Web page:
In practice, sanctions affect the average Russian far more than they do the oligarch, pressure from whom many in the West assumed would lead to some sort of resolution. To be fair, the sanctions are impacting the economy, sharply limiting the ability of Russian airlines to operate, auto manufacturers to continue production, and more. Russia’s economy is performing far worse than it otherwise would, the ruble is depreciating and a substitution economy has emerged. Yet the average Russian is simply adapting, wishing the conflict would end, and hoping for a return to some semblance of normalcy. Pressure on the Kremlin this is decidedly not, and it does not translate into a cessation of the conflict. 

Russia’s efforts to diversify away from the West have drawn it closer to India, which is enjoying cut-rate oil prices, and China, which while keeping Moscow at arms-length is a beneficiary of the West’s pressure. These trends certainly have accelerated since February 2022. It is, however, difficult to see, as Hess writes, that Moscow could have been under any illusions about the nature of the relationship with Beijing. “While Putin saw China as a partner for Russia’s agenda of seeking to challenge Washington, he failed to read how Moscow’s divergence from the West was making Russia more dependent on China in an increasingly lopsided relationship.” Certainly, within Russian strategic analytical circles, the threat from China was well-known and planned for—one imagines that recent history has only accelerated the timelines of their strategic calculus, bringing forward longer-term risks on account of Putin’s short-term failed opportunism. Moreover, it is certain that Beijing is learning the lessons of the West’s response to Moscow’s war against Kyiv, as it prepares for a possible move against Taiwan.

The economic response to the 2022 invasion was, and remains, overwhelmingly Western. The poorly titled “Global South” has not joined in as vociferously or as aggressively as the United States and Europe and is unlikely to do so. Even within Europe, the response has not been as uniform as the narrative would suggest with additional sanctions being held up in late Spring 2023 by Greece and Hungary. Countries like Brazil have refused to sell Ukraine arms, and countries in Africa—in whom Russia has spent considerable time and effort (both directly and through proxies like Wagner)—have remained on the sidelines. This is all the more ironic given that Africa and the Middle East are disproportionately affected by higher grain and food prices resulting from the disruption of exports from Russia and Ukraine through the Black Sea—an agreement governing which just expired and has yet to be renewed.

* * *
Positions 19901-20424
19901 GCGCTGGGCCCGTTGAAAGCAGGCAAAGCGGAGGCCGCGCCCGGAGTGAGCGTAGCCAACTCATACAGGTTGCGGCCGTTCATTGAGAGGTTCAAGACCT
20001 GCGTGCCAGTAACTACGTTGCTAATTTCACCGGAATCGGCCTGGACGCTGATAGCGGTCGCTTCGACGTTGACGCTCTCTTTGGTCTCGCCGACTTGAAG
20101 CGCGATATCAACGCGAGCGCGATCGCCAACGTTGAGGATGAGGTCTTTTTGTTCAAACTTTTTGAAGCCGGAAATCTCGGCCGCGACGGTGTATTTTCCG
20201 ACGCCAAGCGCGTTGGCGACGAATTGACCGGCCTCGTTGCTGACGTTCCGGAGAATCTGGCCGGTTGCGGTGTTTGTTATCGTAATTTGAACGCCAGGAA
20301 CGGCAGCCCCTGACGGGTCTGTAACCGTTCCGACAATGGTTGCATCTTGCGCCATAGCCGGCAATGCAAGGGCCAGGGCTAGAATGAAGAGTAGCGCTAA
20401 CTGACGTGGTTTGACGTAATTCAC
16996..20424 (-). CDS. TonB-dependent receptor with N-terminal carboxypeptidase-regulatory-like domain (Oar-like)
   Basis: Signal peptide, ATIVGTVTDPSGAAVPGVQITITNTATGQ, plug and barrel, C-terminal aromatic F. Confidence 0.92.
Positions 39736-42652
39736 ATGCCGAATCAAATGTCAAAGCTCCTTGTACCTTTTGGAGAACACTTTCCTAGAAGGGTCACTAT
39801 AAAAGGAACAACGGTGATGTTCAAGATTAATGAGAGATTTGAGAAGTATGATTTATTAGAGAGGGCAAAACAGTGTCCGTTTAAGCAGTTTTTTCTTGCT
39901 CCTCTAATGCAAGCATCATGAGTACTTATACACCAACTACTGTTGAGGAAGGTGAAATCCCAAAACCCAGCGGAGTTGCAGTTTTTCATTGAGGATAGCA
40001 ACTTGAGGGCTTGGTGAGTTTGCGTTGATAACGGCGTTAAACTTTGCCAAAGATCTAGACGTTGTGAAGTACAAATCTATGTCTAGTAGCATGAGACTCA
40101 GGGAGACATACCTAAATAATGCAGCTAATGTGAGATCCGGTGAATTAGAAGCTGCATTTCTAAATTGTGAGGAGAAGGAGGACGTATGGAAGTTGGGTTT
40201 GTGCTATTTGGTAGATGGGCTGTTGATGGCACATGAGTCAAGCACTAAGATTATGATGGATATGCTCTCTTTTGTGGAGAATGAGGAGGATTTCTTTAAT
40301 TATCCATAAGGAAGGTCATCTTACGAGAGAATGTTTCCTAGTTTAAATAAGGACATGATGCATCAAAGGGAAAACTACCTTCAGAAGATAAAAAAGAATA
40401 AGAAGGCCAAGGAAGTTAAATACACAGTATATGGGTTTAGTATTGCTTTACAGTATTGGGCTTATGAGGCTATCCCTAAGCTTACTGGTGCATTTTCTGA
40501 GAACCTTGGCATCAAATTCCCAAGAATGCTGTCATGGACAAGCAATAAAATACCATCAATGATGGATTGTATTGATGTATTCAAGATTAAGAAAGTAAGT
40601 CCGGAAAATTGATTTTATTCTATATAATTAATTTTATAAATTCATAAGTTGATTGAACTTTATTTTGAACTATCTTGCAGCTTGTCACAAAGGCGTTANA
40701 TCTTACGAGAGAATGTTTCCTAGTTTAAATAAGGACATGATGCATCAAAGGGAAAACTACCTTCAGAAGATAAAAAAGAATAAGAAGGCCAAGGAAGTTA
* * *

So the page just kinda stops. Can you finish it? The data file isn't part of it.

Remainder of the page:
This is not all a Russian story of perfidy. Many Western companies, as Hess shows, helped Moscow circumvent sanctions, gain access to materials and goods, and move money in and out of the country. The now infamous Kerch Bridge was built using European technology and in which photos of the company’s engineers are seen training their Russian counterparts, despite post-Crimea sanctions. Today, even after over a year of conflict, many Western companies continue to do business with and in Russia, stuck between the reputational risks of doing so and punitive measures from Moscow should they choose to leave. The longer the war continues, the greater the likelihood that Western companies seek to circumvent sanctions or increase pressure on their respective governments to bring the war to a close, if for no other reason than to resume doing business with Russia. 

In “Economic War” Hess has penned a truly insightful book about Russia’s broader economic and financial ambitions, its preparation for conflict with the West, and its desire to resume its status as a “great power.” While this is not explicitly the story of Ukraine, it is deeply informative about what would come to pass after Moscow’s expanded invasion in February 2022, and how the conflict with Kyiv could well progress. Vitally, Hess returns clarity and perspective to erroneous assumptions about the efficacy of sanctions and the West’s economic response to Russia’s war against Ukraine. This measured focus is vital if the West is to sustain financial pressure against Russia and to help draw the conflict to a close, and as it looks to future conflicts, as well.

About
Joshua Huminski
:
Joshua C. Huminski is Diplomatic Courier's Book Reviewer and Director of the Mike Rogers Center for Intelligence & Global Affairs at the Center for the Study of the Presidency & Congress. He can be found on Twitter @joshuachuminski.
The views presented in this article are the author’s own and do not necessarily represent the views of any other organization.